After oxidation and carbonization, these crystal zones of graphene are retained inside the PAN/graphene composite CFs, as shown in the TEM and HRTEM images of PAN/graphene-0.075 in Fig. 3 (D and E). The graphene nanosheets are surrounded by the turbostratic graphitic structure developed by the carbonization of the ladder structure of the PAN polymer chain. Raman spectra of the PAN/graphene composite CFs are given in Fig. 3F, which has been widely used to characterize the ordered/disordered structure of graphitic materials. Typically, the D band at 1350 cm−1 results from the breathing mode of point photons of A1g symmetry, representing the defects and disordered graphite structures, while the G band at ∼1585 cm−1 is ascribed to the first-order scattering of the E2g phonon mode of in-plane sp2 C atoms. The ratio between D and G peak intensities, denoted as ID/IG, is used as a measure of the quantity of ordered graphitic structures (42, 43). The lower ID/IG of the PAN/graphene-0.075 composite CF suggests reduced defects, more ordered graphitic structure, as well as higher crystal orientation along the fiber axis. Figure S2C compares the x-ray diffraction (XRD) patterns of the prepared PAN fiber after each processing step. The sharp and intense diffraction of the untreated pure PAN fibers at ~17° corresponds to the (200) crystal plane of PAN (44). After oxidation, the sharp (200) peak becomes wider, which may be due to the interaction of PAN molecules and the formation of the ladder structure during the oxidation process. A weak and broad peak can be detected at around 24° for the carbonized PAN fiber and all of the PAN/graphene composite fibers (fig. S2D), which is ascribed to the (002) plane of the graphitic structure.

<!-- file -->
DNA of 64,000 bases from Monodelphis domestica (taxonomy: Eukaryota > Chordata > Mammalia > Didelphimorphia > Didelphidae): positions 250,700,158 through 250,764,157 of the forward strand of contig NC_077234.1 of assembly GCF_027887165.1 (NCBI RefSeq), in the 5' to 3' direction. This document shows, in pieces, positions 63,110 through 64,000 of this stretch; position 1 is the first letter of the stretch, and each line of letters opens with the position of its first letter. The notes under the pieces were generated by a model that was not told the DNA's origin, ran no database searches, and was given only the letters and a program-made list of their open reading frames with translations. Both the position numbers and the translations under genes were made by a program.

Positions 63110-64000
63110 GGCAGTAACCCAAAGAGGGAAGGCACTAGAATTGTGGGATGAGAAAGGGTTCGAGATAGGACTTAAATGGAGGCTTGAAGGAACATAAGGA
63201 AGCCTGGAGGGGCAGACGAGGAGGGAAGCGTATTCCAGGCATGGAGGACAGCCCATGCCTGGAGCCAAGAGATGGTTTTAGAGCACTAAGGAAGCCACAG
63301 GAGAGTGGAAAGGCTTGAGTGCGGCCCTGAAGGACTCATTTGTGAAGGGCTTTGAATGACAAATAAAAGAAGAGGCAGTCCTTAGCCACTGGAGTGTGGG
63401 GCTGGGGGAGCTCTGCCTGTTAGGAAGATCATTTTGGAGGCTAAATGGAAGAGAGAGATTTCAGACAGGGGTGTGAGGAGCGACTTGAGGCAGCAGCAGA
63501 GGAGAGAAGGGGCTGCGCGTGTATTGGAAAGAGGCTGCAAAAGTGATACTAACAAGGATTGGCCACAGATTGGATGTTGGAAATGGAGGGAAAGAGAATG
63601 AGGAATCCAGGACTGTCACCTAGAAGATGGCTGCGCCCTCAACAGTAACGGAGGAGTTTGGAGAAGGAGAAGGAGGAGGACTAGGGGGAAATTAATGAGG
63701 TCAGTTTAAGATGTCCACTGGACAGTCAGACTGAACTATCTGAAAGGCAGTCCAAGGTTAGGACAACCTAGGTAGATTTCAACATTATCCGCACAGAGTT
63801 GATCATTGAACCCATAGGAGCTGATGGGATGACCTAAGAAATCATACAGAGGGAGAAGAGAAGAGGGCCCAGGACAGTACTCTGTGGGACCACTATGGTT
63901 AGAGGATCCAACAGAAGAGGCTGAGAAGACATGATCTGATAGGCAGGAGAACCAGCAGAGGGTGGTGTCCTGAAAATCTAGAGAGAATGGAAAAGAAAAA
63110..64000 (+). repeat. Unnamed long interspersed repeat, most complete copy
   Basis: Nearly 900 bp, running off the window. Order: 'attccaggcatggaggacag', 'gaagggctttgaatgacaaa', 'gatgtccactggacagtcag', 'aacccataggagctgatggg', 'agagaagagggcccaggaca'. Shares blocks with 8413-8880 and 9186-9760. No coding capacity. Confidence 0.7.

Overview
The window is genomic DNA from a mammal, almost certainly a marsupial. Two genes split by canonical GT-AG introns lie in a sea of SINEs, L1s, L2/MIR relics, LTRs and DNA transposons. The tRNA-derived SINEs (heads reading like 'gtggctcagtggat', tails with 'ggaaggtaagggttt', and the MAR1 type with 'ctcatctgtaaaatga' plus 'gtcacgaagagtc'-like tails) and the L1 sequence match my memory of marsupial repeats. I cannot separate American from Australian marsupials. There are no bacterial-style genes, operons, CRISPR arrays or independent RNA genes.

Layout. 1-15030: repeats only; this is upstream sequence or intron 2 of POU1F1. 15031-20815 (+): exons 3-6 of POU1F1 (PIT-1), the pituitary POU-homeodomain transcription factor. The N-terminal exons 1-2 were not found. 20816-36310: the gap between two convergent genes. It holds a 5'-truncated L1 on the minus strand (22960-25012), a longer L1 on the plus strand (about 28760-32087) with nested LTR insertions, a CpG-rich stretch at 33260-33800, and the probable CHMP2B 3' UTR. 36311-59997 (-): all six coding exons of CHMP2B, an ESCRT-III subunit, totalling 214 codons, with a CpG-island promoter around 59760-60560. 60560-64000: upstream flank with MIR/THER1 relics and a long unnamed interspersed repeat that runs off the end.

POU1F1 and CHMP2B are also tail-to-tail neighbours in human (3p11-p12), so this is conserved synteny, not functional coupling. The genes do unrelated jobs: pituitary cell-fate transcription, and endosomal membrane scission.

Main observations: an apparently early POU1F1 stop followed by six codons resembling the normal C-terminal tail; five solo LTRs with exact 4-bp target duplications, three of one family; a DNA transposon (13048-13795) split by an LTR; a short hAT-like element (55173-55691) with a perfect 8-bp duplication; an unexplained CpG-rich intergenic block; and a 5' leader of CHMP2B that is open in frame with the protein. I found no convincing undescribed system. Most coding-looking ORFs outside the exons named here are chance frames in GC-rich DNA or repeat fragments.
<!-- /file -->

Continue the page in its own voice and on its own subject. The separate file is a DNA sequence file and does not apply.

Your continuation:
The effect of graphene on the performance of PAN/graphene composite precursor fiber was investigated by comparing the thermal degradation, microstructure, and mechanical properties of the PAN/graphene composite fibers to those of pure PAN fibers. Figure S3 shows the thermogravimetric analysis (TGA) curves of the pure PAN and PAN/graphene composite precursor fibers. TGA is a quantitative method to measure the amount of moisture and volatile compounds present in nanocomposite fibers, calculate the weight loss during thermal processing, and determine mechanisms of thermal degradation. The programmed heating profile is shown in fig. S3C, which is used to mimic the oxidation and carbonization processes. Both pure PAN and PAN/graphene composite precursor fibers demonstrated a similar thermal degradation trend, as shown in fig. S3 (A, B, and D). No weight loss was observed for both PAN and PAN/graphene precursor fibers from room temperature to 200°C, which indicates the cyclization process of the PAN molecule chain. However, a 0.5 wt % weight gain was observed in the PAN/graphene-0.075 composite precursor fiber at the initial heating stage (fig. S3A), which can be attributed to the reaction of oxygen and PAN polymer, as well as the possible attachment of oxygen with Nitrile group. The large surface area of graphene may facilitate the attachment and reaction between PAN and oxygen (45). During the 2-hour holding time at 250°C (fig. S3B), significant weight loss was observed for both PAN and PAN/graphene-0.075 composite fibers, which is due to the release of small gas molecules. When the temperature was increased to 950°C, both PAN and PAN/graphene-0.075 composite fibers showed a similar thermal degradation process (fig. S3D), with final carbon yield of 37.56% for PAN/graphene-0.075 fibers and 36.41% for PAN fibers. TGA results demonstrated that graphene facilitated the interaction between PAN polymer chain and oxygen and slightly increased the final carbon content.